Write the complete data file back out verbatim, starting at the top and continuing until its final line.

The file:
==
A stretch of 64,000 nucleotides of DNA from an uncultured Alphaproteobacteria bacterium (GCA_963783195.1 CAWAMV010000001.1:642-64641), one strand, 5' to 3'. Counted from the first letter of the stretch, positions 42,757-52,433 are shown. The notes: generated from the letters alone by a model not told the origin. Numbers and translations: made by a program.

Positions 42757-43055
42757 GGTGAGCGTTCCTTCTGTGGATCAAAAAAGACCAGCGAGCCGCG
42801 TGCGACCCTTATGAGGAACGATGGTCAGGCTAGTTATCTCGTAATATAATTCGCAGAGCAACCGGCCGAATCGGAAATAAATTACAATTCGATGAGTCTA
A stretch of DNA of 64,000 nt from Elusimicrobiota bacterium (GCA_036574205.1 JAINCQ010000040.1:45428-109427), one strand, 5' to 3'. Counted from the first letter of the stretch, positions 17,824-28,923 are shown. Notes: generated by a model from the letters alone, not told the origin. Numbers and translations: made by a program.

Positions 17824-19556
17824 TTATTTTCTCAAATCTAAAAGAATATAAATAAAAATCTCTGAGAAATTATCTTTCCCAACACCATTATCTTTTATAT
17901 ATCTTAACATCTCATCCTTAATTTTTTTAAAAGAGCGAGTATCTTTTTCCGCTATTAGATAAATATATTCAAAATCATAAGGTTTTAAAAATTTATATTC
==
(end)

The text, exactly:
A stretch of 64,000 nucleotides of DNA from an uncultured Alphaproteobacteria bacterium (GCA_963783195.1 CAWAMV010000001.1:642-64641), one strand, 5' to 3'. Counted from the first letter of the stretch, positions 42,757-52,433 are shown. The notes: generated from the letters alone by a model not told the origin. Numbers and translations: made by a program.

Positions 42757-43055
42757 GGTGAGCGTTCCTTCTGTGGATCAAAAAAGACCAGCGAGCCGCG
42801 TGCGACCCTTATGAGGAACGATGGTCAGGCTAGTTATCTCGTAATATAATTCGCAGAGCAACCGGCCGAATCGGAAATAAATTACAATTCGATGAGTCTA
A stretch of DNA of 64,000 nt from Elusimicrobiota bacterium (GCA_036574205.1 JAINCQ010000040.1:45428-109427), one strand, 5' to 3'. Counted from the first letter of the stretch, positions 17,824-28,923 are shown. Notes: generated by a model from the letters alone, not told the origin. Numbers and translations: made by a program.

Positions 17824-19556
17824 TTATTTTCTCAAATCTAAAAGAATATAAATAAAAATCTCTGAGAAATTATCTTTCCCAACACCATTATCTTTTATAT
17901 ATCTTAACATCTCATCCTTAATTTTTTTAAAAGAGCGAGTATCTTTTTCCGCTATTAGATAAATATATTCAAAATCATAAGGTTTTAAAAATTTATATTC